The First Term

In the hiatus between Christmas and New Year, there is a pivotal point that exists, permitting a moment of reflection. It comes just after the noise of the past term has abated and just before thoughts and preparation for the new term take hold with renewed vigour. Granted, we have the social milieu that surrounds us at this time of year and the much needed personal, family time is the most significant focus. Yet, if we want to stop and take a look around once in a while, then this is as good time as any.

It is in that moment that I find myself. At the start of September I left the independent schools sector after 23 years, 10 as a Head, and took up a role in the state-funded sector as the Principal of a Free School. The move has meant adjusting my own preconceptions about involvement in public education whilst facing the challenge of applying 20+ years in teaching and school leadership in the private sector.

I admit apprehension. Questions troubled me in the months beforehand: what would be required to make the transition from one role to another, from a Sussex country prep school to an urban Hertfordshire Free School? How would I get to grips with the regulatory challenges that appear to swamp schools? And what is the truth behind the media hubbub that has coloured the perception of free schools, let alone created such negativity about the lot of state education in England? However, in answering these questions through the term, I am left with an overwhelming sense of contentment. I have been able to rise to the challenge (so far!) and the myths and biases that I had possessed have been so very securely dispelled and dismissed.

So through reflection at this point in the school year, the pathways of the past 16 weeks can be looked upon from a convenient perspective. These are the ‘lower foothills’ of the term as a whole; the summit will be reached later in July! The experience has renewed my interest in and passion for what schools can be. The opportunities have shown me clearly that commitment to a leadership style enabling and empowering colleagues actually does work.

So, up to this point, these lesson I have learned:

Relationships work. Communities are built on a sense of belonging; on recognising that we are collectively part of something that is greater than ourselves. I make no apology for believing that this must lie at the heart of excellent schools. The cynical among us may call it internal marketing or PR, but a child and their family need to feel that they belong to a place, a group, a community that has their interests at heart and values their contribution. Building relationships, and more importantly sustaining them, was my first task on arrival in September and will remain a key to further success. Whether these relationships encourage participation or gain feedback, in permits an understanding of the people in your organisation and how to reach them. Even, and especially, the more reticent.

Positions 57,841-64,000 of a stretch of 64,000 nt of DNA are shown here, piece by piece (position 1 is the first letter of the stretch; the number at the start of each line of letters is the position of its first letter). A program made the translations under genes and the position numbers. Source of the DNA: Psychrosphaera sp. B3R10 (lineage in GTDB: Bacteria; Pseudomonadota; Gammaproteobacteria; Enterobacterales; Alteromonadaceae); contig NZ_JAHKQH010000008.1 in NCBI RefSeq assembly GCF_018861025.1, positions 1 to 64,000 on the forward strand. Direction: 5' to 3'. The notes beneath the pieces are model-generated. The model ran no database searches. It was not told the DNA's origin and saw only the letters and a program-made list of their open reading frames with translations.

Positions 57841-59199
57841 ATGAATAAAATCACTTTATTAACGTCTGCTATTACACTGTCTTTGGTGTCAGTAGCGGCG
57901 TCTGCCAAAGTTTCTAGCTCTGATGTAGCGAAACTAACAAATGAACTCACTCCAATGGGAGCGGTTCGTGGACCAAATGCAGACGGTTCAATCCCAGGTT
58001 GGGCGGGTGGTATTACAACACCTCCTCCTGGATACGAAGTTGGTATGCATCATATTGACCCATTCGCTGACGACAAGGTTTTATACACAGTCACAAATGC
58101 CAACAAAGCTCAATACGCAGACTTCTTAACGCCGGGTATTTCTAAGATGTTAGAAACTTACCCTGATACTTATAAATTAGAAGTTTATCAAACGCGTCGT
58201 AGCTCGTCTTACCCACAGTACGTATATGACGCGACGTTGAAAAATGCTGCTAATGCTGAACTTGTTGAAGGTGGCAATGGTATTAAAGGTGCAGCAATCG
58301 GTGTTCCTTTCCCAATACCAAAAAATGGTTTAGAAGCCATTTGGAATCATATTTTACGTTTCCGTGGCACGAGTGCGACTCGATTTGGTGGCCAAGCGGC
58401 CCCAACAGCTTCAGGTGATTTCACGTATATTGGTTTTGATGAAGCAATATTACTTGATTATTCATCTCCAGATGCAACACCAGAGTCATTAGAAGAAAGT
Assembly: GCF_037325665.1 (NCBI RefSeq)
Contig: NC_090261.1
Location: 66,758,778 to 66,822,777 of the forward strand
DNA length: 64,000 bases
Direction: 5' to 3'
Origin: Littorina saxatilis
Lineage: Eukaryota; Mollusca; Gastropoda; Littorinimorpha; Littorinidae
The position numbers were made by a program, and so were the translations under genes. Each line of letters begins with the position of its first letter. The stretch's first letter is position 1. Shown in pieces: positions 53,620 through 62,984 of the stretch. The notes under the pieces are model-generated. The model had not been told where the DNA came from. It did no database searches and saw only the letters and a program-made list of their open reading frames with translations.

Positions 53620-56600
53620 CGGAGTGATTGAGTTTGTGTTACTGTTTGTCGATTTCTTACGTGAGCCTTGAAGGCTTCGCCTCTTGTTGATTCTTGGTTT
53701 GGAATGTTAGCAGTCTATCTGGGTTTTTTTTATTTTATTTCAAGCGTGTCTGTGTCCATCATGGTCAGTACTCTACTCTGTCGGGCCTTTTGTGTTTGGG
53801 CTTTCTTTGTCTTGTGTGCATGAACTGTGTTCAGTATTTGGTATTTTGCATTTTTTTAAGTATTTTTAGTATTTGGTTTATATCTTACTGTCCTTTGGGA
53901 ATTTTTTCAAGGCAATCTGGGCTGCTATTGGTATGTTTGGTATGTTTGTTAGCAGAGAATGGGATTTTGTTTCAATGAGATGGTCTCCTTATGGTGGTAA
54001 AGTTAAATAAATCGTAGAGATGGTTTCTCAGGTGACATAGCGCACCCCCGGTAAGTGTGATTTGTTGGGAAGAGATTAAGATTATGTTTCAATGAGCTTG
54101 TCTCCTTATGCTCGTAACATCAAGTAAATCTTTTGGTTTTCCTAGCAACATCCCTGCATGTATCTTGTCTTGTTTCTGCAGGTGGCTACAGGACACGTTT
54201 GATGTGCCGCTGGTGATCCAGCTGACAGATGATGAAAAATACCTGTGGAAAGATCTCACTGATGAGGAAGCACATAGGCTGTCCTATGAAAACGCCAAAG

Governance matters. Excellence in governance is about being well informed but mindful of who makes key decisions and has the most public accountability; who has to lead staff, parents and children on a daily basis – and that’s not only the Head. It is about possessing a humanity and compassion for the people, the human beings, in an organisation and it is being knowledgeable about the evidence – in all its forms – and being clear on the narrative. Finally, it is about knowing the leaders and responding to their needs with guidance and good counsel.

Teamship & Leadership by turns. By and large colleagues know what they’re doing. They are grown ups, professional people with a vision for what they want to achieve, whether in the classroom, their department or the school as a whole. As a Head you own the vision for the whole organisation and you ensure values are shared; you articulate “why” and you can show “how” but the “what” is up to your colleagues. They are the ones at the chalk face so need the support, training and awareness to put the vision in to practice through the values that you all share. Therefore knowing when to take a step back and let others lead, to trust their skills (developing or secure), results in a greater sense of cohesion and confidence. Allowing colleagues to show you how they interpret the vision and values you have established can be an incredibly powerful force for a truly collaborative school system.

Schools are about children. Strangely, in my experience, an occasionally overlooked fact! Regardless of socio-economics, location, professional status, source of income or educational background, parents all essentially want the same successful outcomes for their children: to be happy, well-educated and a decent member of the community. Of course this is extremely complex and much ink, digital or otherwise, has been spent on trying to define the meaning of education. However, what is patently clear is the question that should drive any school’s development: “so what?” The impact of any initiative, CPD, leadership approach or development plan has to have at its heart the impact on the community of children. And this is true regardless of how a school is funded, whether from public or private sources. The key is accountability.

As we move into the Spring Term, we have a clearer sense of identity and purpose. We have agreed and shared values and we have a critical and transparent view on the progress made by the children. I am now looking forward to putting it all together and building the cohesion that our sense of purpose enables.


Published by Neil Jones

Free School Principal, writing on leadership in schools. Education anorak, a fan of the learning potential in the social web and of Leyton Orient FC.

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